It is hard to think of a top world leader having a worse Trump presidency than Moon Jae-in.
The South Korean president took office in May 2017 with a mandate to overhaul a rigid and aging economy. Instead, his team is struggling to navigate Donald Trump's trade war.
Moon's designs on a North Korean peace deal also got trumped by a mercurial White House. In March, Pyongyang reportedly called home ten heads of diplomatic missions, including from China and Russia. Such moves are often a precursor of provocations to come.
Events so far in 2019 dragged President Moon's approval ratings to all-time lows, 44% according to Gallop Korea, compared to 83% at the peak. That raises an eerily familiar question: has Seoul's latest structural reform push died before it really began?
It was asked around the two-year mark of Park Geun-hye's 2013-2017 presidency, one abbreviated by scandal. The answer was yes -- borne out by sluggish wage growth and waning competitiveness. It also was a yes at this point in Lee Myung-bak's 2008-2013 tenure. Like Park's era, it was a lost period for economic retooling.
With Moon now in office nearly two years, Korea has gone 11 years without major progress on its key structural economic challenge -- wrestling power away from family-owned conglomerates.
They dominate all in Korea. Not just the corporate sector, but the political sphere where deep-pocketed "chaebols" essentially call the shots.
Lee, remember, was a creature of the chaebol system. It was fanciful to think the former CEO of Hyundai Engineering & Construction would level the playing field in favor of smaller enterprises. He was arrested last year for allegedly accepting bribes and tax evasion, and released on bail just days ago, on March 6.
Park was also co-opted by a chaebol system she promised to curb. Her downfall was linked to Samsung, Korea's biggest business group. She is serving a 25-year prison term related to a bribery and influence peddling that, for a time, also had the head of Samsung Electronics in jail.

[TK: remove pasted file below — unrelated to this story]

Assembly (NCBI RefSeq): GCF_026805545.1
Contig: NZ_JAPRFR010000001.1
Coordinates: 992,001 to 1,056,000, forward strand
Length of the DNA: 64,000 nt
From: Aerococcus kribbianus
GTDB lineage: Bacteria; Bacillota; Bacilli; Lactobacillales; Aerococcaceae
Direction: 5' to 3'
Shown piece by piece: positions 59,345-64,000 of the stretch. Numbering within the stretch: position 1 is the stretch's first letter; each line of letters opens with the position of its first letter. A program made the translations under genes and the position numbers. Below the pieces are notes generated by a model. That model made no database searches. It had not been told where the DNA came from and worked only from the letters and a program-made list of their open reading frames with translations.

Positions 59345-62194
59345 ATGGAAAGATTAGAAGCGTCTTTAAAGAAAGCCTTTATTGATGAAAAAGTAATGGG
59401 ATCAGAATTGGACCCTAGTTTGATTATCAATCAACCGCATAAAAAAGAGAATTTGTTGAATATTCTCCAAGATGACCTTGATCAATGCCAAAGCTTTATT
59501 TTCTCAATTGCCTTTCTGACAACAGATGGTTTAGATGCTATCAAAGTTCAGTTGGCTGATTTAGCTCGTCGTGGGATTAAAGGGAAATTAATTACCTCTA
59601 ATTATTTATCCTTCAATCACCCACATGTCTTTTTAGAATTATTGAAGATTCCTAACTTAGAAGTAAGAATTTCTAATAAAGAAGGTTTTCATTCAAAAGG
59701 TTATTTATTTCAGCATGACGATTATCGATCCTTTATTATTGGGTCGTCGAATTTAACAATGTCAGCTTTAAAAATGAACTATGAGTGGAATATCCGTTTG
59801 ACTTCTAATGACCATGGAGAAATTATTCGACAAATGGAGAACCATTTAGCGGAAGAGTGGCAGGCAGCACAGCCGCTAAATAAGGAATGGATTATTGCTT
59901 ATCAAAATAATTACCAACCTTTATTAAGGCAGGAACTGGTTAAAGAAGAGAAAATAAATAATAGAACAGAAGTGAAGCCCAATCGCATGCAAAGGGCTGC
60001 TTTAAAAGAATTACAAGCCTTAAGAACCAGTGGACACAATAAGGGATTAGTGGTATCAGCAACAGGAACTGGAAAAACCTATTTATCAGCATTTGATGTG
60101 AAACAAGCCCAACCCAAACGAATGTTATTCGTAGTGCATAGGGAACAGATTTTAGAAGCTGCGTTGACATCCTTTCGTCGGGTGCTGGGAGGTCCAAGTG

Lost in the drama was progress on, as Park put it, "democratizing" opportunity and building a more "creative" system. She had promised to alter tax dynamics in favor of startups, police monopolistic behavior, empower women and hasten growth enough to prod executives to boost paychecks. To no avail.
Enter Moon, who pledged to do all that and more. Voters responded well to his plans for "trickle-up growth," lowering youth unemployment, tackling high household debt and rebalancing engines away from exports.
Instead, he pivoted north, setting his sights of detente with North Korean leader Kim Jong Un. He even pulled Trump into the Korean nuclear conundrum, fueling criticism he had been too optimistic and naive.
As denuclearization hopes dampen, so do Korea's economic prospects. Earlier this month, International Monetary Fund officials visited Seoul on a fact-finding mission. They emerged convinced the trade-reliant economy requires fiscal loosening if it is going to meet Moon's 2.6% growth target this year. It grew 2.7% in 2018, the slowest in six years.
The economy could do with "an integrated package of further macroeconomic, financial and structural policies to support growth, raise potential output, and reduce excess internal and external imbalances, while preserving financial stability," IMF economist Tarhan Feyzioglu said on March 12.
Korea's 2019 budget of $416 billion allowed for a 10% spending boost from a year ago. Feyzioglu's team recommends another jolt equivalent to 0.5% of gross domestic product, or around $80 billion, in a $1.6 trillion economy.